The Alberta government is considering a private rail project connecting Edmonton and Calgary that has secured investment from a Chinese state-owned company.
The Alberta government has partnered with Toronto-based transpod A 1,000 km/h, all-electric train linking Edmonton and Calgary cuts travel times from about three hours by car to 45 minutes.the transpod is Memorandum Although we signed an MOU with the Alberta Government for the project in August 2020, this is a pretext for a contract, not a binding contract.
In March 2022, TransPod announced that UK-based Broughton Capital Group, in collaboration with China-East Resources Import & Export Co. (CERIECO), will raise a combined $550 million in funding and a master EPC contract. announced that it had agreed in principle to provide Developing a multi-billion dollar hyperloop. serieco It is a Chinese state-owned enterprise with independent legal status.
The Alberta government is not a partner in TransPod’s arrangement with Broughton Capital Group and CERIECO, said Hadyn Place, a spokesman for Alberta’s Minister of Transport Prasad Panda.
“The TransPod proposal is a private sector proposal and the Alberta government has not committed to funding the TransPod project,” he said in an email to The Epoch Times.
When TransPod announced the investment in March, then Transport Minister Rajan Sawhney (now a candidate in the leadership race to replace Prime Minister Jason Kenney) congratulated the company on securing private investment.
“The Alberta government is always encouraged to see innovative private sector ideas that have the potential to grow our economy and create jobs,” Sawhney said in a statement.
TransPod co-founder and CEO Sebastien Gendron said in March that the investment would fund the first phase of the project, which will consist of connecting the Edmonton airport. global newsGendron also said this initial investment was a key step in the overall project.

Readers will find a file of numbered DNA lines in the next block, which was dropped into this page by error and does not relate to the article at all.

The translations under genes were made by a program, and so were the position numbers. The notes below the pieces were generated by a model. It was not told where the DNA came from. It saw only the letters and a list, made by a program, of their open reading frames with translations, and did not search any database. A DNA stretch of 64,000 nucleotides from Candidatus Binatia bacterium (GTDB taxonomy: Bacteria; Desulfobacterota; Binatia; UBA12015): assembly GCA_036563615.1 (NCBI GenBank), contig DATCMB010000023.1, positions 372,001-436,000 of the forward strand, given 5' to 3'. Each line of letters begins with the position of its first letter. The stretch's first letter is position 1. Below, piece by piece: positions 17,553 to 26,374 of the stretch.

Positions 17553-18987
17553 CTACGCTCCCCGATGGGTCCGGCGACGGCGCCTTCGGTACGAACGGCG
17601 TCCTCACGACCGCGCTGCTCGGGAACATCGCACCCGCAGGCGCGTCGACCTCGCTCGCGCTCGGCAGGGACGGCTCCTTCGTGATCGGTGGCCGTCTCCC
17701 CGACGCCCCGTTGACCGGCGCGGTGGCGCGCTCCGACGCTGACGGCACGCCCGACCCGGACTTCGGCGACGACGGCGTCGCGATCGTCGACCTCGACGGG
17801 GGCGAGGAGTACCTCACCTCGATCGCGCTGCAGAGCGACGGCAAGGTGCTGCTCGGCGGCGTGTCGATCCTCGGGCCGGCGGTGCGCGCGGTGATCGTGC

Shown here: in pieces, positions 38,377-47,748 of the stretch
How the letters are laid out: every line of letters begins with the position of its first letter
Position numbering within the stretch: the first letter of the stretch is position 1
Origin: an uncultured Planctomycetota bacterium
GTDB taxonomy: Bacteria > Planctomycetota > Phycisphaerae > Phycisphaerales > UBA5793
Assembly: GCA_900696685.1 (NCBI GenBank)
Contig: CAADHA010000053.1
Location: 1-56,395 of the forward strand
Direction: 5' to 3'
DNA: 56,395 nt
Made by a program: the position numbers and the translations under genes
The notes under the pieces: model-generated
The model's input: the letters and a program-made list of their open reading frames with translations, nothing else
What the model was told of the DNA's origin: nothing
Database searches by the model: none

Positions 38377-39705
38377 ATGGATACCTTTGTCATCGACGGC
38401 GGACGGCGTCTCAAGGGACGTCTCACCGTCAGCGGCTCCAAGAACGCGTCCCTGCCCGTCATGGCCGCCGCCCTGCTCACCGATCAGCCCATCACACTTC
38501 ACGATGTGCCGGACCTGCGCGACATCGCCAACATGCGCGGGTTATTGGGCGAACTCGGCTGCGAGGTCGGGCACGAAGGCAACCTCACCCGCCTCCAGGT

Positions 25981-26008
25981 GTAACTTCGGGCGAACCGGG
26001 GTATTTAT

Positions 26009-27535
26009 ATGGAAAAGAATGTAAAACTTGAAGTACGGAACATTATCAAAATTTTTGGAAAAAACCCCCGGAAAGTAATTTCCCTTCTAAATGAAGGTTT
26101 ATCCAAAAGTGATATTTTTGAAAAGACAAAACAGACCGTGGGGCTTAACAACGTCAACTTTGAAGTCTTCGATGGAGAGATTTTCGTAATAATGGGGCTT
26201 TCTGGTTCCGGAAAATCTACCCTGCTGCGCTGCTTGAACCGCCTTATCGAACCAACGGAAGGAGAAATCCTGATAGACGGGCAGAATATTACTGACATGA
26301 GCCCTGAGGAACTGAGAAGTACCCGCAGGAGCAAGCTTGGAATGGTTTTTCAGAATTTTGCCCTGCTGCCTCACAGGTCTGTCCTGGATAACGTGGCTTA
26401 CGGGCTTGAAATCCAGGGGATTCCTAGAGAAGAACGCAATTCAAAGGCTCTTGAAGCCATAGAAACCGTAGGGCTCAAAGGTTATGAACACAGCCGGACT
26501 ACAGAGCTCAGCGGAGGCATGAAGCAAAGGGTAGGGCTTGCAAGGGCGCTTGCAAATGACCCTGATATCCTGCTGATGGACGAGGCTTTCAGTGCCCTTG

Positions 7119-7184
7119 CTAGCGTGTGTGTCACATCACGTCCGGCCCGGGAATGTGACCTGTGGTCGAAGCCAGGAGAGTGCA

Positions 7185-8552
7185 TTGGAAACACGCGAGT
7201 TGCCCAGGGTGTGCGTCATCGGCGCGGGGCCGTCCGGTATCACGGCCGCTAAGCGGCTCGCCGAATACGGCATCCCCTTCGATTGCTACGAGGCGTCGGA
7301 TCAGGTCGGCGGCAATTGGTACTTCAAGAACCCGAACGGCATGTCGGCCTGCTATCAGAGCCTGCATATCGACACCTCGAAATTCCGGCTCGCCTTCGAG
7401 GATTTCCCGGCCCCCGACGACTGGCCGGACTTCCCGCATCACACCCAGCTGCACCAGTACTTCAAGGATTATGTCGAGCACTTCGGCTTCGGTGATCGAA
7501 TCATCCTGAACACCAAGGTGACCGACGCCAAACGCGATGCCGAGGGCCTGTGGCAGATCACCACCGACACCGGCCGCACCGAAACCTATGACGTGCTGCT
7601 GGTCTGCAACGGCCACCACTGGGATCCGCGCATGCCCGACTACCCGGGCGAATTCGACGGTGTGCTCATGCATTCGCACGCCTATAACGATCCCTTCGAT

The project’s proposed funding and its ties to Chinese state-owned enterprises were first reported by rebellion news.
The presence of Chinese state-owned enterprises (SOEs) in Canada has recently become a controversial issue as China has taken an increasingly aggressive stance on the international stage, including its aggression in the South China Sea and military exercises near Taiwan. It is Beijing has taken a more hostile stance toward Canada in recent years after Canada arrested Huawei executive Meng Wanzhou over a U.S. extradition request. After warning Canada of the consequences, China detained two Canadians and blocked imports from Canada.
In a high-profile case, the Conservative government of Stephen Harper approved China’s SOE’s acquisition of Alberta-based energy company Nexen Inc. in 2012, but expressed its displeasure with SOE and has strengthened its rules regarding such acquisitions.
The Liberal government of Justin Trudeau has allowed a number of acquisitions by Chinese companies in sensitive sectors in recent years, following criticism from Conservatives and, in some cases, US politicians. acquired Vancouver-based satellite communications company Norsat, and in the same year a Hong Kong-based company acquired Montreal-based laser technology company ITF Technologies. Year.
Ottawa has also blocked a takeover by a Chinese company in recent years. This includes banning the acquisition of Canadian construction giant Aecon by a Chinese state-owned company in 2018 for security reasons.
Earlier this year, Ottawa banned Chinese telecom company Huawei from participating in Canada’s 4G and 5G networks amid security concerns by Canadian allies.
Charles Burton, a senior fellow at the McDonald’s Laurier Institute and a former counselor at the Canadian Embassy in Beijing, told a congressional committee in 2020 that China’s state-owned enterprises will play an important role in increasing the administration’s strategic influence. said it is looking to invest in Canada in a variety of areas.
Burton told lawmakers on June 8, 2020, “Many of the things we think of as commercial enterprises are actually designed to further the interests of China’s strategic and military apparatus. Actor with a main mission.